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On 27 September 2017, the ICRC convened a live-streamed panel of experts at the Humanitarium to discuss how to change the narrative on international humanitarian law (IHL), by thinking of new ways of talking about IHL. Based on the promotion of instances of respect, the panel reflected on new approaches and initiatives to reaffirm the relevance and usefulness of IHL and improve respect for it. The event is part of ICRC's Conference Cycle on Generating respect for the law.
On this occasion, the ICRC launched the "IHL in Action: Respect for the Law on the Battlefield" online platform, which compiles real life instances of compliance with the law. The project is designed to provide some factual evidence that helps reframe the perception of IHL being an ineffective set of rules, by showcasing situations in which the law is actually respected.
Vincent Bernard, Editor-in-Chief of the International Review of the Red Cross, ICRC
H.E. Ambassador Beatriz Londoño Soto, Permanent Representation of Colombia, United Nations
Dr. Helen Durham, Director of International Law and Policy, ICRC
Dr. Robert Heinsch, Assoc. Prof, Grotius Center for International Legal Studies / Kalshoven-Gieskes Forum on International Humanitarian Law, Leiden University
Michael Schmitt, Professor of International Law, University of Exeter, Charles H. Stockton Professor, Stockton Center, US Naval War College
Vincent Bernard, Editor-in-chief of the International Review of the Red Cross, introduced the event by stating that there is a tendency to doubt the impact of the law in today's conflicts. "In order to alter this discourse of pessimism and image of erosion of IHL, the ICRC started a project with academia to collect "success stories" where the law is respected. It is not about being naïve, but about trying to change the perception and gather best practices on how to respect the law", Vincent Bernard continued.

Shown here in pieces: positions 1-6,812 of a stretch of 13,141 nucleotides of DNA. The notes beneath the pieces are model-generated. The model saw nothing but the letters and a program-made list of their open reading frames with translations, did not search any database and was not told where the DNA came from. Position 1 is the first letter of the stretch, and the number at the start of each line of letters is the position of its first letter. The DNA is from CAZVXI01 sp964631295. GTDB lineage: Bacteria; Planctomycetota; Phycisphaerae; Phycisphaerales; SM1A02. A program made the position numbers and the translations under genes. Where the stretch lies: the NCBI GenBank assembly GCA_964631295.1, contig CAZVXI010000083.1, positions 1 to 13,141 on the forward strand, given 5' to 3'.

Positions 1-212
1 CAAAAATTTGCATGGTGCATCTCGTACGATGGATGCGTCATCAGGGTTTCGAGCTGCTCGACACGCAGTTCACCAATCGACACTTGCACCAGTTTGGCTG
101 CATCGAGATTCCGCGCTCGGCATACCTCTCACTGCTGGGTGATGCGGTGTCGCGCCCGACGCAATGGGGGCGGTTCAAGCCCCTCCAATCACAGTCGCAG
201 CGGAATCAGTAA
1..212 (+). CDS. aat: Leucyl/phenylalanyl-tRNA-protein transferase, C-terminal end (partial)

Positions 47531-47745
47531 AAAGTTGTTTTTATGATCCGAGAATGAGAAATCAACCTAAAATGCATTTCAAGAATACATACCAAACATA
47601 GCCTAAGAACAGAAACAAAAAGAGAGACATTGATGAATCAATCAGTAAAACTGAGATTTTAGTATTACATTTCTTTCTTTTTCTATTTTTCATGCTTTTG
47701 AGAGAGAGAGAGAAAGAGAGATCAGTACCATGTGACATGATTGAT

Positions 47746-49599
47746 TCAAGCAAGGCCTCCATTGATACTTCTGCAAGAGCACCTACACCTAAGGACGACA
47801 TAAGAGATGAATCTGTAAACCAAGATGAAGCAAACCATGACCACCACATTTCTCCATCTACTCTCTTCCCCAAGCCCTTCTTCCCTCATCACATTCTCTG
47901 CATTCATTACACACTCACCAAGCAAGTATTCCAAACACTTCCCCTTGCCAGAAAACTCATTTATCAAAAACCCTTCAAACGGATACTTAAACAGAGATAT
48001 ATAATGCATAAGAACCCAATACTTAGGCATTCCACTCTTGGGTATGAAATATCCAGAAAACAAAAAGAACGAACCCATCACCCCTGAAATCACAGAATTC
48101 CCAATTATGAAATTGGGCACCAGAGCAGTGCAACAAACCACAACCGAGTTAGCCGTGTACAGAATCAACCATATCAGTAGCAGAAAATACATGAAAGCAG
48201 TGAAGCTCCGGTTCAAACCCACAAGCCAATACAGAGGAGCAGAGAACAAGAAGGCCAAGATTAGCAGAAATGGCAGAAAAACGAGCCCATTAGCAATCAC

Juliane Garcia Ravel, Law and Policy Research Officer at the ICRC, presented the IHL in action online platform, which contains IHL "success stories" gathered by four IHL clinics. "This platform seeks to show that there are daily evidence of compliance with IHL. It does not mean to minimize the violations that occur today, but rather to invite to a change of perspective on how we teach, talk about and research IHL".
Dr Robert Heinsch, Associate Professor at the Grotius Center for International Legal Studies and Kalshoven-Gieskes Forum on International Humanitarian Law at Leiden University, presented the team of four IHL clinics, from Italy, the Netherlands, the US and Israel. During the research project, the clinics and students involved consulted a variety of publicly available documents, such as open public sources on actions by government forces or non-state actors, , statements, legislations, NGO reports, press releases, blogs and social media. Dr Robert Heinsch talked about the challenges with gathering these "success stories", such as the difficulty of finding information about practice in public sources, language barriers, actual proof of compliance and cases of partial compliance (e.g. when compliance comes from violations that precipitated the need for such change of behavior). Nevertheless, 45 conflict situations were analyzed, and examples of respect were found by both State parties,armed non-state actors. "This project is a reminder that reality is more nuanced than what is generally reported – compliance can be found in the conduct of hostilities, treatment in detention, protection and care, humanitarian relief and assistance, as well as training and dissemination".